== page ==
Why It's Awesome These Scientists Failed To Replicate Their Research

Sarah Brown-Schmidt and Sid Horton published results damaging their earlier work. And their peers are praising them for it.

Wrong Way
LincolnGroup11 via Wikimedia Commons

Science chases progress. Researchers live under pressure from grant agencies, their peers, and the public to produce exciting results. New finds make headlines; checking old work usually does not. But when a recent study of human behavior by Sarah Brown-Schmidt and Sid Horton failed to reproduce a result from the authors' earlier research, they published a paper in the online journal PLOS ONE saying so. The response has been almost unanimously positive.

The researchers got a celebratory write-up from the journal (that topped Reddit's r/science section Tuesday) for their trouble:

Considering our current scientific environment, in which the most novel, positive findings are lauded, many researchers might hesitate to report a failed self-replication for fear of interfering with their research trajectory or compromising their reputation. However, Brown-Schmidt and Horton (2014) has served as an exemplar of transparency in scientific reporting, and the authors’ open sharing of their null findings has been received with overwhelming positivity from the scientific community.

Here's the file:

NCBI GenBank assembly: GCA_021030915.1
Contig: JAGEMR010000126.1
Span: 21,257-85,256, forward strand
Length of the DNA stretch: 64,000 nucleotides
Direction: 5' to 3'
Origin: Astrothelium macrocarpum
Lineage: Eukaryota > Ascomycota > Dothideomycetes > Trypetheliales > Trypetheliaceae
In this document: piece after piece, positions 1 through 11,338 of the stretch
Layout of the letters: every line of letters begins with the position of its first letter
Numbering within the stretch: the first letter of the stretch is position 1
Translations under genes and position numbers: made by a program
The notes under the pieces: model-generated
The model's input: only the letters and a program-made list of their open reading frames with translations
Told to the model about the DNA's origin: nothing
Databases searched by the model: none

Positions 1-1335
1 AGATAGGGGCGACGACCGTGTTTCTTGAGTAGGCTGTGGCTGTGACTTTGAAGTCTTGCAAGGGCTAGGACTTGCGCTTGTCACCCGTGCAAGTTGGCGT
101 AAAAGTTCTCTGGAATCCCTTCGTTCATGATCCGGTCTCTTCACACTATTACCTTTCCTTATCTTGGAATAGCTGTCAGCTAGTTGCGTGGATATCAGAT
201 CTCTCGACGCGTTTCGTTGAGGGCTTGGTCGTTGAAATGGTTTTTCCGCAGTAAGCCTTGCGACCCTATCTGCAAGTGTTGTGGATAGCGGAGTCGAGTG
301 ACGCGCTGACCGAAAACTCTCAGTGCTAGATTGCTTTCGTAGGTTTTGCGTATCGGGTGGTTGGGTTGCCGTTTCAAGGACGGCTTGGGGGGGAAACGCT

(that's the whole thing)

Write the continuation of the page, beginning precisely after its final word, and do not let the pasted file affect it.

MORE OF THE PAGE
Verification and reproducibility are basic tenets of scientific research. Old results are rejected all the time but usually not by the scientists who found them in the first place. A survey of 53 outlandish claims in clinical cancer research published in Nature in 2012 only managed to replicate six studies' original results. (That shocking ratio is a product of the chosen studies and the unpredictability of cancer research. Other fields are far more consistent.)

In general, the scientific community is vigilant about weeding out bad research from its ranks. It makes sense then that researchers who take the extra step of shooting down their own work recieved this response.